A bad gift

We’ve all been given bad gifts in our time. They might be the oddness of a novelty mug or a garish pair of trousers you’ll never wear. Or they might be the practical and dull — not bad per se, but not special, for sure. Socks and ties are nice, in the most underwhelming sense of the word.

What’s curious is that people will respond differently when they receive a bad gift. Dunn et al. did research into “bad gifting,” and they found that people perceive a poorly chosen gift as indicative of being misunderstood. As the paper shows, people report “feeling less similar to their romantic partner after receiving a bad versus good gift.”

What’s curious, though, is that there were noticeable differences in how the genders responded to getting a bad gift in the study. Based on their study into roughly 30 heterosexual couples, the team from the University of British Columbia discovered that the men in the relationship took bad gifts worse than women. A bad gift makes men feel less close and more upset with their partners. For women, however, their outlook on a relationship “was impervious to receiving a bad versus good gift—even though women were just as displeased with the bad gifts as men.” In other words, according to this sample at least, women tend to downplay the “I’ve been misunderstood factor” of a badly chosen gift.

The thought is all that counts

Christmas, birthdays, and celebrations today have mostly become a commercial monstrosity of Amazon’s dream. We have lost what it means to give a good gift. As the philosopher Theodor Adorno puts it:

We are forgetting how to give presents… [Today] even private giving of presents has degenerated to a social function exercised with rational bad grace, careful adherence to the prescribed budget, skeptical appraisal of the other and the least possible effort. Real giving had its joy in imagining the joy of the receiver. It means choosing, expending time, going out of one’s way, thinking of the other as a subject…. This decay of giving is mirrored in the distressing invention of gift-articles, based on the assumption that one does not know what to give because one really does not want to.”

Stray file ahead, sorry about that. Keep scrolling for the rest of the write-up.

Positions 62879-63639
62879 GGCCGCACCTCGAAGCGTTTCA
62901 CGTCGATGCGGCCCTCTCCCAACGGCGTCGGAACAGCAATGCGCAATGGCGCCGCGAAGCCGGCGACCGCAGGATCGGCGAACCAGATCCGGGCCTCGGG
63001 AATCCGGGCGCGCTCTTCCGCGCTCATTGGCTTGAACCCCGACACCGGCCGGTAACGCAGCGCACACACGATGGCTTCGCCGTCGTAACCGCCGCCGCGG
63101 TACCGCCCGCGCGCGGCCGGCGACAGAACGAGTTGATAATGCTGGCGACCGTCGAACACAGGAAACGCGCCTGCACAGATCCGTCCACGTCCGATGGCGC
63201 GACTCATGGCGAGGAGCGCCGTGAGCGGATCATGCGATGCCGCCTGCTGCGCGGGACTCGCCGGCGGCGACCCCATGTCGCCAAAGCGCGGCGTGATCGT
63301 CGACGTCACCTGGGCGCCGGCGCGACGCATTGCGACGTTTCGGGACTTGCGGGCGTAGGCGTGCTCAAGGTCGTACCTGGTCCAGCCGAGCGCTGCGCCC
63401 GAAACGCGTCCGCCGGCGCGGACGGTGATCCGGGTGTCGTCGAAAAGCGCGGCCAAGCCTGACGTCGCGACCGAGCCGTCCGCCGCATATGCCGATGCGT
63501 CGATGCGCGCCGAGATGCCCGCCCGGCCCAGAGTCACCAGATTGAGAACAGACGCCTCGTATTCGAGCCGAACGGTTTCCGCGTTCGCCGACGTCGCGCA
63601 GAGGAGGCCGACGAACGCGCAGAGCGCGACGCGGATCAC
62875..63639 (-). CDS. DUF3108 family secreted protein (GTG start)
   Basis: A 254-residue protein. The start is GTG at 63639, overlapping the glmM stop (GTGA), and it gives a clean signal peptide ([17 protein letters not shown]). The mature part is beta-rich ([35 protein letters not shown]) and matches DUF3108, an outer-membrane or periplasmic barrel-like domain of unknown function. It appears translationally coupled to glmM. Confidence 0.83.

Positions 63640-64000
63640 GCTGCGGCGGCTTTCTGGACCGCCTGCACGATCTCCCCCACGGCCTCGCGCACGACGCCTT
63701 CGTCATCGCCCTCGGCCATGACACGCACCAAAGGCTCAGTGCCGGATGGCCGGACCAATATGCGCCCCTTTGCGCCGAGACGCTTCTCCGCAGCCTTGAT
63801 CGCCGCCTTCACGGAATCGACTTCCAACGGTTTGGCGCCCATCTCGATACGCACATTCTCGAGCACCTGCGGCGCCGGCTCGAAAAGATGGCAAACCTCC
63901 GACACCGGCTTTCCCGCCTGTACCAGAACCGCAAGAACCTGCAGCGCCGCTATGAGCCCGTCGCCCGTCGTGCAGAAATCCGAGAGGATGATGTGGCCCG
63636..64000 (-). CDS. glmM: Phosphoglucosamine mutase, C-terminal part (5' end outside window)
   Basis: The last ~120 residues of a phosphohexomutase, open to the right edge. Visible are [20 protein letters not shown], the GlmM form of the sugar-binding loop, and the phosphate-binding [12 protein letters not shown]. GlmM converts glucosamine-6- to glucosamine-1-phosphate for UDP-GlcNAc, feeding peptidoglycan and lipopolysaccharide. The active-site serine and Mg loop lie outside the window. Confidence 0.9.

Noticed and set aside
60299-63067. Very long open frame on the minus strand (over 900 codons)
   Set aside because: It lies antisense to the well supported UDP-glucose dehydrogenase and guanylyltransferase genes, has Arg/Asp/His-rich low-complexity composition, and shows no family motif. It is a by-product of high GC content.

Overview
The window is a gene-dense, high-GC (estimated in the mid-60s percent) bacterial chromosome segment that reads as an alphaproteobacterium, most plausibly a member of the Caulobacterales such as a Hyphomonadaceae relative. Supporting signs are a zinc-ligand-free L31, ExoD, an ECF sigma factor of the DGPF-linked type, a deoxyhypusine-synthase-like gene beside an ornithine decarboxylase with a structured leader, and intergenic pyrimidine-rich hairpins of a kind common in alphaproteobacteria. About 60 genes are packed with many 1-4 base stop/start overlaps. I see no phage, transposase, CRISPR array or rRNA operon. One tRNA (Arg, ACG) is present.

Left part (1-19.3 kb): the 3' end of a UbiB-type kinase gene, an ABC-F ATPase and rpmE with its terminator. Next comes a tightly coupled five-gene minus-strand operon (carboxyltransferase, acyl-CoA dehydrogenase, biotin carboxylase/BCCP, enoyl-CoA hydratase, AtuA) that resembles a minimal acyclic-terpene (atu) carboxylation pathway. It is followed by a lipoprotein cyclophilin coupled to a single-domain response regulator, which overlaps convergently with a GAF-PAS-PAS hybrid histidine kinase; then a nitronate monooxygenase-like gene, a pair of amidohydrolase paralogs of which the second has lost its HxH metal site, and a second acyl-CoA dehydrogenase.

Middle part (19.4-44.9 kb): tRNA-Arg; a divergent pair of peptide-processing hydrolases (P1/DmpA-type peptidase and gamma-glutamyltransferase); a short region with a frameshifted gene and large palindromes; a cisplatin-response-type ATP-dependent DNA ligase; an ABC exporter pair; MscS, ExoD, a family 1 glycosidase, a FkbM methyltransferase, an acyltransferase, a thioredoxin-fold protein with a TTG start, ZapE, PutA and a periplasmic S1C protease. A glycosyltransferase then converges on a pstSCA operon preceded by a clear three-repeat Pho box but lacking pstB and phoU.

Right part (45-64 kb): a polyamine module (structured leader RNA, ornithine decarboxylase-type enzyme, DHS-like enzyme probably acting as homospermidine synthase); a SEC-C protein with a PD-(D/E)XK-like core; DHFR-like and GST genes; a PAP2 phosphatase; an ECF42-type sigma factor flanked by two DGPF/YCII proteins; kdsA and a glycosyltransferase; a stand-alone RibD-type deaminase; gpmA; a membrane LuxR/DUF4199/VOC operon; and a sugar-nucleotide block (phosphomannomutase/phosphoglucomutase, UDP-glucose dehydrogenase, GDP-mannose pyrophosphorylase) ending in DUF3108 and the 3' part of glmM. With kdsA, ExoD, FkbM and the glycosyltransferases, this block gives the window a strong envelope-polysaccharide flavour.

Gift giving is an ancient and special tradition. It’s a part of almost all societies and arguably has evolutionary roots in cooperation and reciprocity. When we buy someone a Hallmark card or the first item in a “Best Gifts for Mother’s Day” list, we make gifting meaningless. We make it offensive. This is not gifting as it’s meant to be, but rather frames the receiver as an imposition and hassle to be done with quickly.

Perhaps, next time, gift someone your thought and attention. Let them know you’ve spent time thinking of them. After all, if the thought is all that counts, you should make that thought as good as your gift.

Jonny Thomson teaches philosophy in Oxford. He runs a popular account called Mini Philosophy and his first book is Mini Philosophy: A Small Book of Big Ideas.